Who? The Ballets Russes was one of the most fantastical and influential theatre companies of the 20th century. First conceived by Sergei Diaghilev, a Russian art critic and ballet impresario, the company went on to introduce a remarkable freedom into the arts, influencing not only ballet and theatre, but also fashion, visual arts, and interior design.
What? Assouline's upcoming special edition is a celebration of the explosion of creativity in Western Europe, that was created by Diaghilev's company and their roll call of collaborators. Creatives and visionaries from the arts such as Igor Stravinsky, Coco Chanel, and Pablo Picasso were involved in shaping the Ballet Russes' unique style and mesmeric appearance, and the book serves to document this, the "most illustrious page in the history of ballet".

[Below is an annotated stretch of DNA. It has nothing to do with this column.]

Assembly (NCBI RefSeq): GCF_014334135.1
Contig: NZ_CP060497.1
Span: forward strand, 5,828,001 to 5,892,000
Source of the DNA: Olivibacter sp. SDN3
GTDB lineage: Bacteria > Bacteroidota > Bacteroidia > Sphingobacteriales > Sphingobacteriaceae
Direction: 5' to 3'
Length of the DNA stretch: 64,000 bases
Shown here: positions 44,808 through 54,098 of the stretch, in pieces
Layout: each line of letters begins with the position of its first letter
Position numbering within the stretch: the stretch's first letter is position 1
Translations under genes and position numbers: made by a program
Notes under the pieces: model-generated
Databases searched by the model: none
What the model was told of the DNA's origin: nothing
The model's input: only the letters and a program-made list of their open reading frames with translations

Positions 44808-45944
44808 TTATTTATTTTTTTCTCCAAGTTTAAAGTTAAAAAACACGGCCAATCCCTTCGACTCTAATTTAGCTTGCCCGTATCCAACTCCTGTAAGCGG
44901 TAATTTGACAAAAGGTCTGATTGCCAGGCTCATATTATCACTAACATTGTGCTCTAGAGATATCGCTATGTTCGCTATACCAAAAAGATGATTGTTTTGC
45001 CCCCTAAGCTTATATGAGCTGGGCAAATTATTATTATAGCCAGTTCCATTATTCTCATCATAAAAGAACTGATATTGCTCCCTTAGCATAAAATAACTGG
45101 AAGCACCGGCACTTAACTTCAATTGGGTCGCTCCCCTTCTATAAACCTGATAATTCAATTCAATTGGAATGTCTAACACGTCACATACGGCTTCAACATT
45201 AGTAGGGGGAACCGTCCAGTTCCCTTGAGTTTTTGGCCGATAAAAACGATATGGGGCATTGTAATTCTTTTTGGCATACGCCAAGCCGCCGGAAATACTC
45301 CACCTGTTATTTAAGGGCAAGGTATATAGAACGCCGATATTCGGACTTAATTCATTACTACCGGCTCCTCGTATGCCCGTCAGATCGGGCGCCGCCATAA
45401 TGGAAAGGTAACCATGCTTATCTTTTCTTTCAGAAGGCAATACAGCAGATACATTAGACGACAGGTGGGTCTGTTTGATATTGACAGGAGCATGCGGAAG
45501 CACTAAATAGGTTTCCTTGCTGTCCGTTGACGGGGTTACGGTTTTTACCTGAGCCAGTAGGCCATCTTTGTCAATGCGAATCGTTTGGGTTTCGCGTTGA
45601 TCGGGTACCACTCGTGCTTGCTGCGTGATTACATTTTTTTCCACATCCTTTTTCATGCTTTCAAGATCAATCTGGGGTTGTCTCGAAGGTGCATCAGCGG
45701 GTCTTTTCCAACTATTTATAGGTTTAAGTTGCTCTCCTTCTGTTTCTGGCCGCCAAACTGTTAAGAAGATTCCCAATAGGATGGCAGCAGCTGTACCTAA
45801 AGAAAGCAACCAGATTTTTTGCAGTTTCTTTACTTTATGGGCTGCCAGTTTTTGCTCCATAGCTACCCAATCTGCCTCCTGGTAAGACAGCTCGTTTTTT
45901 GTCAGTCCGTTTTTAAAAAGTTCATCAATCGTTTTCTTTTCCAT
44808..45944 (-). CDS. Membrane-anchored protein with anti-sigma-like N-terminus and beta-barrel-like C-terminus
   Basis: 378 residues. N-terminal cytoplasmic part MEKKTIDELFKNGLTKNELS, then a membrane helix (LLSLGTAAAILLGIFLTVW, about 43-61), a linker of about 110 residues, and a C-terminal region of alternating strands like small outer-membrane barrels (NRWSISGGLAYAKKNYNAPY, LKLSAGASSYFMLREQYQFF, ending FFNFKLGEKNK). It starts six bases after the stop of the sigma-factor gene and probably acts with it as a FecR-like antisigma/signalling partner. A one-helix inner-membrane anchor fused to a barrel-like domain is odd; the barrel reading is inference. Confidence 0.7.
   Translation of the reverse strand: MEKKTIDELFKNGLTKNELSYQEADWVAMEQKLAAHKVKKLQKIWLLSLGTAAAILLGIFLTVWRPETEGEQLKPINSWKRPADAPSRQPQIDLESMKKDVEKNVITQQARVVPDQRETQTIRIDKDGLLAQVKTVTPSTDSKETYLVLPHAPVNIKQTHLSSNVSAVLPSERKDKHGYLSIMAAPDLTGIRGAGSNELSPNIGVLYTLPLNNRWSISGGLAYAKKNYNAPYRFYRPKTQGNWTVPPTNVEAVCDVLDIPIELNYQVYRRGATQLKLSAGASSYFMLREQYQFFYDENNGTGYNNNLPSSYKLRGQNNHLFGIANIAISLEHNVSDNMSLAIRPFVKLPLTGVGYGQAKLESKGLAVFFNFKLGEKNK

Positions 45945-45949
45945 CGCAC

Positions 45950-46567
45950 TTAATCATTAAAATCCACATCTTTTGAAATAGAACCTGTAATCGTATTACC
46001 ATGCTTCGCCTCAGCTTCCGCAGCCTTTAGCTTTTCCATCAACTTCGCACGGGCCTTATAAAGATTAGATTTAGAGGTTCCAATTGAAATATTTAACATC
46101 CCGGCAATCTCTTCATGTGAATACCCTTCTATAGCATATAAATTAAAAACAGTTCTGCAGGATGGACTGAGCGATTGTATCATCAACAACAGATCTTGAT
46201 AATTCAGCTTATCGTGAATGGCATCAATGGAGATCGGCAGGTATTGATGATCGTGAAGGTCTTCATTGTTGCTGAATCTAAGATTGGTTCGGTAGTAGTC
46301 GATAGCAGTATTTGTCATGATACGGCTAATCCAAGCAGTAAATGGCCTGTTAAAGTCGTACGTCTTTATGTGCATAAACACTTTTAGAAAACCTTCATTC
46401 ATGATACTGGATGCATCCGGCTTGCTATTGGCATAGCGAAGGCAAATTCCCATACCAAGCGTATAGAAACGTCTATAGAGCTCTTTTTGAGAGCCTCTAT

Why? Delving deep, beyond the legend, into the true history of the ballet company, the book offers a unique insight into the creative process of the Ballets Russes from 1911-1914, with particular emphasis on the character of Diaghilev himself, described by Erin O’Connor as "a figurehead for us all, a man who could talk the talk and walk the walk". The interrelationship between the Ballet Russes and the fashion of their day is also explored, and it clear they played a transcendent role in affecting the attitudes of contemporary audiences towards what ballet dancers should look like. The extraordinary dresses and colour schemes upset all preconceived ideas concerning ballet dancing and pantomime, with Chanel herself designing costumes for several ballets, and taking some inspiration for herself, represented in the brand's iconic signature two-tone ballet shoes.
Ballet Russes is published by Assouline, and is due for release in November 2011.
Text by Dimitra Sotirchos